Concerned parents take to social media to warn others about popular sunscreens that have resulted in severe reactions.
The latest warning comes from a Queensland mother who claims her family’s holiday turned into a nightmare after her children broke out in blisters using a popular sunscreen.
Vanessa Munroe, from Broadmere, took her two children, aged six and 11, on a camping trip from Friday to Sunday and purchased Banana Boat’s SPF50+ Sun Comfort clear spray to keep them protected.
She said just one minute after spraying her daughter with the product and rubbing it in, Ruby started to blister on her lips, chin and under her eyes.
“She was up all night and the blisters were so big they’d pop themselves,” Ms Munroe told Yahoo7.
Submitting your rating…
Ms Munroe said she took Ruby to a chemist on Sunday, who said it appeared she had suffered a chemical burn.
Last year CHOICE said that a potential class action against the maker of Banana Boat Australia, Edgewell Personal Care is brewing after lab tests found seven of their products failed to meet their stated SPF claims.
Some SPF 50+ aerosol sunscreens were showing results as low as SPF 11. Read more HERE.
Other stories of severe reactions
In October we shared that three-year-old Rivers, suffered severe burns while wearing Peppa Pig sunscreen on family trip to Bali.
Rivers Jasper suffered burns to his back, face, shoulders and ears during a family trip to Bali last week.
His parents Shannae and Paul Jasper said the harrowing experience has left their son terrified of having any kind of lotion or spray put on.
‘He’s absolutely petrified now of when we try and put any type of spray, lotion, even in the bath he won’t pour the water over his back,’ Ms Jasper told Seven News Perth.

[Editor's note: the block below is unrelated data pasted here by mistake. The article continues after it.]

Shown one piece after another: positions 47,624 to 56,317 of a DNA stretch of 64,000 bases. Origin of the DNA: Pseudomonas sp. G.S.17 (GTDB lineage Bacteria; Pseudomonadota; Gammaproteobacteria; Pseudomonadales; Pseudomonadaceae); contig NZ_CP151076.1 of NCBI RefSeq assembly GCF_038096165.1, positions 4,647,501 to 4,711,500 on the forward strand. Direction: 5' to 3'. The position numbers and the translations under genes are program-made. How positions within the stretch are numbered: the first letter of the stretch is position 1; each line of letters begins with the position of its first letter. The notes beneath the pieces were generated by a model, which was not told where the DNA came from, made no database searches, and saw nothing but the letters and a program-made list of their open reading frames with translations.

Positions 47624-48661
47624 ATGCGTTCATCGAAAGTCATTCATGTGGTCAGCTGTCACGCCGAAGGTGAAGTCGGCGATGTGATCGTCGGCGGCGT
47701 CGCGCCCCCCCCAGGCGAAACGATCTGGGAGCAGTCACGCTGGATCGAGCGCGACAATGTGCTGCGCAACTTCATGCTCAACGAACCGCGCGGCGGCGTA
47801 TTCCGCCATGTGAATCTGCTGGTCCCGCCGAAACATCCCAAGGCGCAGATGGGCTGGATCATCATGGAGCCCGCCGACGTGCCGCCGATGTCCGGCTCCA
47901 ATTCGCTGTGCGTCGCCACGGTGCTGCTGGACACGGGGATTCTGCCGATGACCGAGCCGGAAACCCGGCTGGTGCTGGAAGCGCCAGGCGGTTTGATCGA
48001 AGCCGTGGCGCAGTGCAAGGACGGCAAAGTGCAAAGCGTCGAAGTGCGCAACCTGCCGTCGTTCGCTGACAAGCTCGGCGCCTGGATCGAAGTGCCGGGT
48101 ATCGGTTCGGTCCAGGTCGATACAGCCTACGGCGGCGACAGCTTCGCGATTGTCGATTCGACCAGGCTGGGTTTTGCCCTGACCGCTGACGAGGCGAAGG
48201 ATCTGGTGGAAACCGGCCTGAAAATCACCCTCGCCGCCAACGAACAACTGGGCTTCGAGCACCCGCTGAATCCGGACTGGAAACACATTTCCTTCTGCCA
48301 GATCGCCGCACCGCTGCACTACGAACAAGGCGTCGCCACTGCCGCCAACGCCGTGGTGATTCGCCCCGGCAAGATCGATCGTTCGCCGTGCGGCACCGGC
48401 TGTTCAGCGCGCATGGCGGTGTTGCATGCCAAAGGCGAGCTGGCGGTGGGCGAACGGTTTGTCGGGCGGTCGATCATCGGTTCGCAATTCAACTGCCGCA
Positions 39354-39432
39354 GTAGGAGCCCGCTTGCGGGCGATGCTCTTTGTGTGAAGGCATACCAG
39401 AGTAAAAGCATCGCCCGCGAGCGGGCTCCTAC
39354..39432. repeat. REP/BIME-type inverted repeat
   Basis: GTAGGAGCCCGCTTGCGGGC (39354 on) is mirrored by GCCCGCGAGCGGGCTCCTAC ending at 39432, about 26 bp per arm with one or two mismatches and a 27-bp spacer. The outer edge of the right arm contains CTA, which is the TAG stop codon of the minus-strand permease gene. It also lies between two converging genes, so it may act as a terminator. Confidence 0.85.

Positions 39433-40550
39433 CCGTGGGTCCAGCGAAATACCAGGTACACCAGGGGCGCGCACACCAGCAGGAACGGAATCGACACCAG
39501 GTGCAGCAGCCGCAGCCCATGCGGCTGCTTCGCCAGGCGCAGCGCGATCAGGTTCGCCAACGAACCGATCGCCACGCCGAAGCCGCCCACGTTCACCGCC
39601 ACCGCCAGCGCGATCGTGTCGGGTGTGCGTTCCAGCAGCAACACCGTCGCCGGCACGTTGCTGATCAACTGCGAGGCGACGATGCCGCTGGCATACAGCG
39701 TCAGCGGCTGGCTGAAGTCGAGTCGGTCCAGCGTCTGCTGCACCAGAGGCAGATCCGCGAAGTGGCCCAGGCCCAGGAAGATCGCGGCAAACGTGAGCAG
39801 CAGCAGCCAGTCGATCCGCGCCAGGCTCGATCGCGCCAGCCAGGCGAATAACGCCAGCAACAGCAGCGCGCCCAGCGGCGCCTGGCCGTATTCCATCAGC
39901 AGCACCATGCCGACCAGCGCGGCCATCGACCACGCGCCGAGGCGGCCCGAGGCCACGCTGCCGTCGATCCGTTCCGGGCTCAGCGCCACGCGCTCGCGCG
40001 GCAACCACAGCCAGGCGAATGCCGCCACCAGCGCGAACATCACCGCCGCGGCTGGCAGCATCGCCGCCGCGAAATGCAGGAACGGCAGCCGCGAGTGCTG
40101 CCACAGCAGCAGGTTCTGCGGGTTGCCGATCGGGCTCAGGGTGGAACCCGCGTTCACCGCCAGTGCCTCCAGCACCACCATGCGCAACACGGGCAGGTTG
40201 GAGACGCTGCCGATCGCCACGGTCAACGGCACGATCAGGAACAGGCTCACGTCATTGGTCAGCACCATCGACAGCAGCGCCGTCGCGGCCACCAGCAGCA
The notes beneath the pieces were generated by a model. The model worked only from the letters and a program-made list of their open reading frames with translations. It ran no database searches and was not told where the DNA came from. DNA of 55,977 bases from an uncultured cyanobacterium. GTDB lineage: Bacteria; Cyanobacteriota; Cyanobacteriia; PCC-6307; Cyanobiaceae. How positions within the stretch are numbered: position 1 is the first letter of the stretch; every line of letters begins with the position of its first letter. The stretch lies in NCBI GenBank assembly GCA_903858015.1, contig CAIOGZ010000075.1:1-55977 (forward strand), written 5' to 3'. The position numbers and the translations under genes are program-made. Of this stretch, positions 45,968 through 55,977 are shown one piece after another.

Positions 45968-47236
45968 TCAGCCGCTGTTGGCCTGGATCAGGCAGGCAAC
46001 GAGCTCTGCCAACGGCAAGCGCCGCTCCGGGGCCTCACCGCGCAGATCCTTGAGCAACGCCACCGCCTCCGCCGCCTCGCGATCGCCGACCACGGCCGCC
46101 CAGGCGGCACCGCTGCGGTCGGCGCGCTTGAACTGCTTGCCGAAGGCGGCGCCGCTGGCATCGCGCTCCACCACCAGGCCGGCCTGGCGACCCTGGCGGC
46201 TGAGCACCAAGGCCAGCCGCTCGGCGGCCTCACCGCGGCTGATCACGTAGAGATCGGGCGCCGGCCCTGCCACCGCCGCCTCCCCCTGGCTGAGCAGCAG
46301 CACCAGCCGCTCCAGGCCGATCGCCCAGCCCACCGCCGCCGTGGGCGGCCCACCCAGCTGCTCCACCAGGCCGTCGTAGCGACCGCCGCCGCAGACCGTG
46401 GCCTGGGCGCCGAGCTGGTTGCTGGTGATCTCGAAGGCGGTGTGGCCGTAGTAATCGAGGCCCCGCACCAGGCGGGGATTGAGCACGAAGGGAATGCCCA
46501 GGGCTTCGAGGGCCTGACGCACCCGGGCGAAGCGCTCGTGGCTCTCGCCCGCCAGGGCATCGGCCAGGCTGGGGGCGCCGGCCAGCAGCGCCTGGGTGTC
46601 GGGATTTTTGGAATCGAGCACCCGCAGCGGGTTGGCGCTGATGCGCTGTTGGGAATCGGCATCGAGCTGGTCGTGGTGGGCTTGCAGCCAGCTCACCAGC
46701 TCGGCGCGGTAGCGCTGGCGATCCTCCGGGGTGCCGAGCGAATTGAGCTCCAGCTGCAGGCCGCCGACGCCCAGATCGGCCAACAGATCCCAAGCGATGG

‘He won’t let us touch him.’
Ms Jasper said they put the Cancer Council-approved sunscreen on three-year-old Rivers in their hotel room but he was in unbearable pain within minutes.
Early in the year we shared the story of mum, Jessie Swan, who said her three-month-old son was in hospital for three days after a reaction to the 50+ Peppa Pig sunscreen range.
She posted to the Cancer Council Facebook page to warn others, “This is my 3 month old son.
He has not been in the sun, he was simply outdoors so I put screen on him just in case. We’ve been in hospital for 3 days 2 nights so far trying to treat this horrible rash/burn caused by your 50+Peppa pig sunscreen.
DO NOT BUY THIS SUNSCREEN.
**this is not sunburn, this is a reaction to the cream, can people stop commenting how irresponsible I am… please, as if i would leave a infant in the sun.”
Ms Swan certainly isn’t alone, a Sydney mum also shared how she suffered first and second degree burns after using the same product.
Mother-of-two, Kim Cancellier, said she bought the Peppa Pig Cancer Council sunscreen and decided to test it on herself before putting it on her three and five-year-old daughters.
“Instead of acting as a sunscreen and protecting me from the suns rays it had an opposite effect and turned me BRIGHT red, completely and utterly burnt,” Ms Cancellier said in her Facebook post.